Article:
15 October, 2021, 02:02

Seven years in and with 17 beers on tap, this downtown brewery has hit its stride

"I think the best beers start from a place of authenticity. We brew the kinds of beer we like to drink, and that we like to share with our friends and family. That's what puts the best liquid in a glass."

It’s only normal that a business will evolve and adapt as it grows. Some simplify and streamline, some expand, but downtown Tucson brewery Ten55 Brewing decided to grow, expand, move, rebrand, and add on a restaurant pretty much all at the same time.

While the craze of all that shifting would cripple many, Ten55 has risen above. Finally settled into their two-story space on Congress Street in downtown Tucson, the brewery is celebrating seven years in business. And there’s much to celebrate. They’re currently offering 17 beers on tap – one of the highest tap counts for a brewery in Southern Arizona – with even more that rotate in and out. And the restaurant side of things, which was something new to brewery managing partner and newly minted restaurateur Chris Squires, is operating smoothly with a solid menu of delicious offerings.

Ten55 Brewing's Chris Squires

Ten55 Brewing’s Chris Squires (Credit: Jackie Tran)

“We’re brewers by trade, but we’ve really fallen in love with the restaurant business,” said Squires. “All the stereotypes are true, it’s a wild roller coaster, but it’s a blast. There’s a ton of overlap between beer geeks and foodies, but it’s two sides of the same coin.”

Opened in February 2013, Ten55 started out brewing just a small handful of beers, some of which are still brewed today, like Two Sons DIPA, their first offering. They’re also still making Leap Pale Ale, an American Pale Ale, XOXO Coffee Stout, a full-bodied coffee stout that uses local roaster EXO Roast coffee, and Sugar Skull Chocolate Milk Stout, a light-bodied Stout brewed with cacao and vanilla.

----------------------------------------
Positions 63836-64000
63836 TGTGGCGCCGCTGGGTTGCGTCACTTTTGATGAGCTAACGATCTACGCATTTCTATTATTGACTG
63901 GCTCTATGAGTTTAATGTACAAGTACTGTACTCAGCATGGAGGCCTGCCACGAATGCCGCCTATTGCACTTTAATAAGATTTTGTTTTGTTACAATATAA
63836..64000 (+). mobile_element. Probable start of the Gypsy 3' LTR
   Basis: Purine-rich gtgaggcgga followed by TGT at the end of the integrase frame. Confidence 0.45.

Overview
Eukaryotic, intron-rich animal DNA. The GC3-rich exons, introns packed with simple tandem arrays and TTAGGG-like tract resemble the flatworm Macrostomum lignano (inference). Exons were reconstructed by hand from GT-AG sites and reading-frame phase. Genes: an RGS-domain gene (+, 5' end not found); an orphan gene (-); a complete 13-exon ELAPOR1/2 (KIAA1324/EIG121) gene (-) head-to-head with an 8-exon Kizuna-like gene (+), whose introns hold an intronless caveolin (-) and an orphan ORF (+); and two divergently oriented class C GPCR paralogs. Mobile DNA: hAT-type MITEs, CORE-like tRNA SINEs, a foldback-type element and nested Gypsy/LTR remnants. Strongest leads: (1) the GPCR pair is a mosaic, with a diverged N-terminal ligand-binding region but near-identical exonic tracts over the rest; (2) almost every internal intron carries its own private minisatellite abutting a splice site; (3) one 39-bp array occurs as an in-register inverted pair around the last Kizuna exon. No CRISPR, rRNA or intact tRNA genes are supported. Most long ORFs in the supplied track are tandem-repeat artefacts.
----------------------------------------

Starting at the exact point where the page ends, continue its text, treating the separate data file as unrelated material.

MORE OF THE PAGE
But that’s just the tip of the iceberg as there’s over 12 beers currently being brewed, such as Two Sons Citra DIPA, Olivia Del Bac, which is a limited-release American Wild Ale slated for an April bottle release, and a slew of seasonal favorites, like the Arizona Red Lime Wit that makes an appearance during the summer, and the Winter Warmer that shows up during the holidays.

Beers at Ten55 Brewing Company (Credit: Jackie Tran)

Beers at Ten55 Brewing Company (Credit: Jackie Tran)

Squires, along with brewer Patrick Heacock and Steve Fogg are constantly experimenting with new styles and techniques, as well.

“I think the best beers we make start from a place of authenticity,” said Squires. “We brew the kinds of beer we like to drink, and that we like to share with our friends and family. That’s what puts the best liquid in a glass.”

Although Ten55 began solely as a brewery, still produces a gaggle of beer, and is primarily thought of as a brewery, the new location is – upon first glance – more restaurant than brewery. They feature a fresh take on brewpub food, using quality ingredients, like local Forbes Meat Company sausages (which feature prominently on the lunch menu) and Barrio Bread. The menu is an interesting, delightful blend of German, American, and regional influences that seamlessly bounces from chicharrones to soft Bavarian pretzels, and from fried cauliflower to slow braised brisket.